‘Talkative power’ is possible, ZJU electronic engineers show

On May 18, the journal of Nature Communications published the findings of the research team led by Prof. HE Xiangning at the Zhejiang University College of Electrical Engineering in a research article titled “Nature of power electronics and integration of power conversion with communication for talkative power”.

In this study, researchers reconsider power electronic converters from an interdisciplinary perspective and propose an approach to integrating communication into direct current (dc)-dc converters to achieve what is termed as ‘talkative power’. This proposed integration method renders it possible for power to ‘talk’, or communication, during the process of conversion. This research is expected to open up a new direction for the fusion of power electronics and communication electronics.

The technology of power electronics uses power semiconductor devices and passive elements to convert and control power and alters the fundamental form of power to achieve a diversity of power electronic converters, thus tremendously promoting the application efficiency of power. It has become one of the most extensively used technologies in the 21st century and has penetrated into every facet of industry and life.

Since pulse width modulation (PWM) was introduced into power electronics for dc-ac inverter control, it has become the mainstream modulation method in power converters. With the development of modern information technology, power electronics has many applications in communication and Internet-based industries. However, power electronics and communication electronics have been long addressed separately as two distinct subfields of electrical engineering. In fact, they are both based on electromagnetic theory, and electricity is the indispensable matter-based carrier of messages from the communication medium.

In order to explore the intrinsic connection between power electronics and communication electronics, the research team led by Prof. HE Xiangning has engaged in the interdisciplinary research for many years and has made remarkable achievements. They study the essential nature of dc-dc power converters and characterize the similarity of their operation principle to that of communication systems. Based on this similarity and the double modulation methods used in power electronics and communication, a double modulation strategy for both power and data is formulated and applied in dc-dc power converters to achieve what ‘talkative power’. A modulation strategy called frequency hopping-differential phase shift keying (FH-DPSK) is also mapped out to overcome the crosstalk between chosen transmission systems.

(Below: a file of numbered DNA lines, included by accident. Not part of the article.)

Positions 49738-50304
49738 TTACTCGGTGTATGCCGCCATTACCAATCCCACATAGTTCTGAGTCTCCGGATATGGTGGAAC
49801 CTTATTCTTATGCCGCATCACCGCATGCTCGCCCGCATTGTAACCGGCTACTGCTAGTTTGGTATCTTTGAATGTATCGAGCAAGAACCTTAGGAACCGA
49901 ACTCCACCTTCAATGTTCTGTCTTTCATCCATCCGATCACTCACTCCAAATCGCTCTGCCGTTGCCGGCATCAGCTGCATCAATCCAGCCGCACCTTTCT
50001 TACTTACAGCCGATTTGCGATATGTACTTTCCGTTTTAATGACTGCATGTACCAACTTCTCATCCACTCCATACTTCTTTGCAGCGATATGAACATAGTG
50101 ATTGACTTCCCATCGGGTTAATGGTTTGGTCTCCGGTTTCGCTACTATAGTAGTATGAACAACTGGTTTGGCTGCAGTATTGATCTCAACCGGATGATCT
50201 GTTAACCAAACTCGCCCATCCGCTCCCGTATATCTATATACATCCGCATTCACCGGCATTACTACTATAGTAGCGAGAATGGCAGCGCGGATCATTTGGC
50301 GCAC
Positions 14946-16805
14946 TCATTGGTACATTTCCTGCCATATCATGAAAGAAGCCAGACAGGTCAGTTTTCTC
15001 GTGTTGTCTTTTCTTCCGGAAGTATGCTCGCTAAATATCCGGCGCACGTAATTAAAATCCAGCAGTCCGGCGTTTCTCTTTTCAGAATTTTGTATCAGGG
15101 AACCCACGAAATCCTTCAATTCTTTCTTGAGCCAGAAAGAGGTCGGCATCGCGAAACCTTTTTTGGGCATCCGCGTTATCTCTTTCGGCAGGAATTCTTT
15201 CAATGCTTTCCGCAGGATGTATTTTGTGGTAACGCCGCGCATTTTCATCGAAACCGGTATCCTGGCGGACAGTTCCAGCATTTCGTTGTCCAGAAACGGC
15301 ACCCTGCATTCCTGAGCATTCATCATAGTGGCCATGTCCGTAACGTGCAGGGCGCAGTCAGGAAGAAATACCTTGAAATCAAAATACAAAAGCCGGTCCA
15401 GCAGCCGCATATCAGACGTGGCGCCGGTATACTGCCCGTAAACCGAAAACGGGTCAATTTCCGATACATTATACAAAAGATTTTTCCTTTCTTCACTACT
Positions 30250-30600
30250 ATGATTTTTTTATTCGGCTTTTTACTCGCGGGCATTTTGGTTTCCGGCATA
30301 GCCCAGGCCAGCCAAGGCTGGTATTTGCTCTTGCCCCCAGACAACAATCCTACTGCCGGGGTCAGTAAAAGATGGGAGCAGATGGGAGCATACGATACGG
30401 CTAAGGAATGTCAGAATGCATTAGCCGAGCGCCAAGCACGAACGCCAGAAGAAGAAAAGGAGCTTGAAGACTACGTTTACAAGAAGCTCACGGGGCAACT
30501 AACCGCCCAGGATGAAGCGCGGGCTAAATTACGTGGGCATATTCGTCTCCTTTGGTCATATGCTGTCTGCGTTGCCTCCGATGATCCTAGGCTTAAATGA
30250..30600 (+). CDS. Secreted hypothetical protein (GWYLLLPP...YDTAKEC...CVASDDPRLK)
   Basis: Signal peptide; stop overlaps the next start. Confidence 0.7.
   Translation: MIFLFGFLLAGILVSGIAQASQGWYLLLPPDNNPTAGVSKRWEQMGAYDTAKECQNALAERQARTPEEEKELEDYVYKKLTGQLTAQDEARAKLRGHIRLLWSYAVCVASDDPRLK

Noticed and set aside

The general structure of the experimental prototype, which includes a buck/boost converter as a data transmitter, a receiver sharing a common power line with the buck/boost converter and a light receiver. vin denotes the input voltage of the buck converter. Data are transmitted from the buck/boost converter to the receiver via the dc power line and to the light receiver via the visible LED light.

The ‘talkative power’ converter has a myriad of applications in contexts such as distributed power electronic systems, modularized dc devices, luminaires and the Internet of Things, which are dual-purposed to provide both energy and communications currently in separate ways. In addition, the FH-DPSK strategy is an essential supplement to support cutting-edge techniques in conventional light-emitting diode (LED)/lighting technology.

This research provides insight into the in-depth fusion of power and communication systems and the integrated design of the two systems. “It makes significant contributions to building the bridge between electrical engineering and communication engineering and may influence the thinking of both communication engineers and power supply engineers,” experts observe.

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